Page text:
⁋1Pleasing as it may be to tabulate the occurrence of ‘coram’ in this way, can these figures be used to tell us anything about chancery practice, the process of making fine, or the jostling for position of those at the helm of government during the minority? We must be clear that these figures cannot be taken as definitive. Not all original letters and writs produced by the Chancery were enrolled, and neither were all the details, including notes of authorization, on originals always transcribed by the enrolling clerks. 18 These figures do, however, demonstrate that ‘coram’ was used in combinations with ‘teste’ and ‘per’ prior to the minority of Henry III. Striking as the ‘sudden’ occurrence of such notes in 3 Henry III may be in the context of the reign of Henry III, they were not an invention of the minority government. Is it, then, going too far to use them as a guide to the vying for power between the regent, William Marshal, the justiciar, Hubert de Burgh, and the king’s tutor, Peter des Roches, in 1218-19, for example?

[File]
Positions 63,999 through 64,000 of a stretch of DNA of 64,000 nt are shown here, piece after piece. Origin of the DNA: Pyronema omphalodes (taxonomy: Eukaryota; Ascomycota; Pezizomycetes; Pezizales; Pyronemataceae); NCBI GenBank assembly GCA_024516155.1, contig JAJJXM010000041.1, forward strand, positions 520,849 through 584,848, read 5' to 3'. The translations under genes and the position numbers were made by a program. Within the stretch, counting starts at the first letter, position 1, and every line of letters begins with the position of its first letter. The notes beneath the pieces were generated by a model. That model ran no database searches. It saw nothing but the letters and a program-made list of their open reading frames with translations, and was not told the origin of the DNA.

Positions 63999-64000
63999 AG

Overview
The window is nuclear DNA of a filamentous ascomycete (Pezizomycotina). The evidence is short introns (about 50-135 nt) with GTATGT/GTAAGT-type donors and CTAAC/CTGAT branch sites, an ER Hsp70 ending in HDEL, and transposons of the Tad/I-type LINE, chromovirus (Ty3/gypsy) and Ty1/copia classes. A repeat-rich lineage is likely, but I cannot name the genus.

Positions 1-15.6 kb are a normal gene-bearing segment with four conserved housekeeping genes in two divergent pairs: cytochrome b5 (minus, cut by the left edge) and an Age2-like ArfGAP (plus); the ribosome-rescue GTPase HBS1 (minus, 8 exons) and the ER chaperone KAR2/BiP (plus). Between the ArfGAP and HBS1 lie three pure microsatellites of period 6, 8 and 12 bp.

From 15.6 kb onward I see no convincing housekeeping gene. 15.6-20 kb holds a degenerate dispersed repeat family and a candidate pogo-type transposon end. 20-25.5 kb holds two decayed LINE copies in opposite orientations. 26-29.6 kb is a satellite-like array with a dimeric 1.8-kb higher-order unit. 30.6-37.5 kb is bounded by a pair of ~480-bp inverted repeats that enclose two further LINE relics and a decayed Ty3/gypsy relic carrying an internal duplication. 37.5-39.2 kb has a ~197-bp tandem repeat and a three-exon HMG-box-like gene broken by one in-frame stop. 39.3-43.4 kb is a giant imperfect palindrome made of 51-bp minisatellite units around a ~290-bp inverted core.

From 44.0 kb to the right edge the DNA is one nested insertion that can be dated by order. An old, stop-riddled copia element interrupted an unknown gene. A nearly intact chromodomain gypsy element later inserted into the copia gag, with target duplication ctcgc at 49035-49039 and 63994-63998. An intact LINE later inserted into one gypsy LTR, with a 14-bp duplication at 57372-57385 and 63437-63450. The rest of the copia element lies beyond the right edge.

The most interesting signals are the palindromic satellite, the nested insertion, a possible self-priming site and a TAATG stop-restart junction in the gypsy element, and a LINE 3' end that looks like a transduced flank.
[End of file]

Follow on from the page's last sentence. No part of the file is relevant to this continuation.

⁋2The answer to such questions, of course, depends on what we believe the various terms to represent. David Carpenter has noted that authorization notes were more commonly recorded by chancery clerks at times of ‘political uncertainty’. 19 Sadly we lack chancery rolls for the Interdict during John’s reign, a period during which the practice of chancery clerks might well have been instructive. Nevertheless, the unbroken series of chancery rolls for the period 1216-1224 are probably a more reliable guide to chancery practice.

Occurrence of coram
Occurrence of coram